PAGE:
North Korean leader Kim Jong Un has ordered a lockdown of all cities across the nation as the state announces for the very first time that COVID-19 has been detected within the borders of the hermit kingdom.
Authorities elevated the country’s national quarantine measures to “maximum emergency” on Thursday after the BA.2 Omicron variant was detected in Pyongyang. Kim subsequently ordered “all cities and counties of the whole country to thoroughly lock down their areas” in a bid to “flawlessly and perfectly block the spread” of the virus, according to the official Korean Central News Agency (KCNA).
The Politburo of the Workers’ Party of Korea, the ruling party’s highest decision-making body, described the outbreak as a “grave situation.” Public and state security and armed forces would, it added, “accept the instructions of the state emergency epidemic prevention command as the demand … and thoroughly implement them.”
Until today, Pyongyang had staunchly denied the presence of any confirmed COVID cases within North Korea—claims that were widely doubted by experts in the U.S., Japan, and other countries. That would have made it one of only three countries in the world to remain completely COVID-free, alongside Turkmenistan and Tuvalu, a small island nation in the South Pacific with a population of just under 12,000. North Korea, by comparison, boasts a population of more than 25 million.
Kim’s regime has also refused offers of vaccines from the outside world, pledging instead to fight the pandemic in “our style.” In September 2021, UNICEF, which manages the global supply of COVID vaccines as part of the COVAX program, claimed that the North Korean government rejected roughly 3 million doses of China’s Sinovac vaccine, offered at no cost, saying they should be sent to severely affected countries instead. It also rejected 2 million doses of AstraZeneca, due to apparent concerns about potential side effects.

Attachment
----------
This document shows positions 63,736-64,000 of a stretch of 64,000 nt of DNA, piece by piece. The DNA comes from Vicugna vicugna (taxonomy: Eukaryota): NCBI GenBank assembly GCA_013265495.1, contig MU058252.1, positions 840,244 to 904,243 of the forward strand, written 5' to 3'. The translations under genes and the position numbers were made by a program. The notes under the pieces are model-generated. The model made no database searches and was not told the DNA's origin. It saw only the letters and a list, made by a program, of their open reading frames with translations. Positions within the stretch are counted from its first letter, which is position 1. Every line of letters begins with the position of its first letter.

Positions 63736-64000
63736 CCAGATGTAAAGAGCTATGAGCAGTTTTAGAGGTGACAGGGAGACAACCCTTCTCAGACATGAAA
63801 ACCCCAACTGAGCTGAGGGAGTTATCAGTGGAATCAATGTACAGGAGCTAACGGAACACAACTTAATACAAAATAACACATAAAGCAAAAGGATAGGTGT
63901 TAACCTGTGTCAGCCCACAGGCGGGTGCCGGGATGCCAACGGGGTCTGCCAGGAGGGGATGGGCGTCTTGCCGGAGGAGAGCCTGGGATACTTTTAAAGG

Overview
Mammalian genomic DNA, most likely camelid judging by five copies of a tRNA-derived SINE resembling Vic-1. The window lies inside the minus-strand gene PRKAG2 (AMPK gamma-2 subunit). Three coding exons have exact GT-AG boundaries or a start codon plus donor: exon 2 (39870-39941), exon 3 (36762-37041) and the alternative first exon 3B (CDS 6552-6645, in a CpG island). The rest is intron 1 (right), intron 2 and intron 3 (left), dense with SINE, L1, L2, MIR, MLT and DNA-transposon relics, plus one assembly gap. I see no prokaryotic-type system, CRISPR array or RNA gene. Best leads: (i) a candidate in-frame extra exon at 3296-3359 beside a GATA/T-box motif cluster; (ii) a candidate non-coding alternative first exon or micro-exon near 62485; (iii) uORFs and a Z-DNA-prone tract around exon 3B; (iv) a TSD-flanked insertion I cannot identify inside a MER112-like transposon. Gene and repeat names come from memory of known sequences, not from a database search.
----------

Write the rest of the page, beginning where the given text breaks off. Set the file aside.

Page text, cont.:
North Korea is currently one of only two countries in the world, alongside Eritrea, that has not administered vaccines to its population—a troubling distinction that makes this recent outbreak all the more worrying, both for those within the country and the global community at large. In March, a report by a panel of experts convened by the Washington-based Center for Strategic and International Studies warned that North Korea was at high risk of becoming the epicentre of new COVID variants due to its low vaccine access and uncertain immunity levels.
At the time of writing, North Korea has not released any details about case numbers or source of infection. Kim reportedly called for officials to “quickly cure the infections” and “eradicate the source of the virus” as fast as possible.
Junhyup Kwon contributed reporting.
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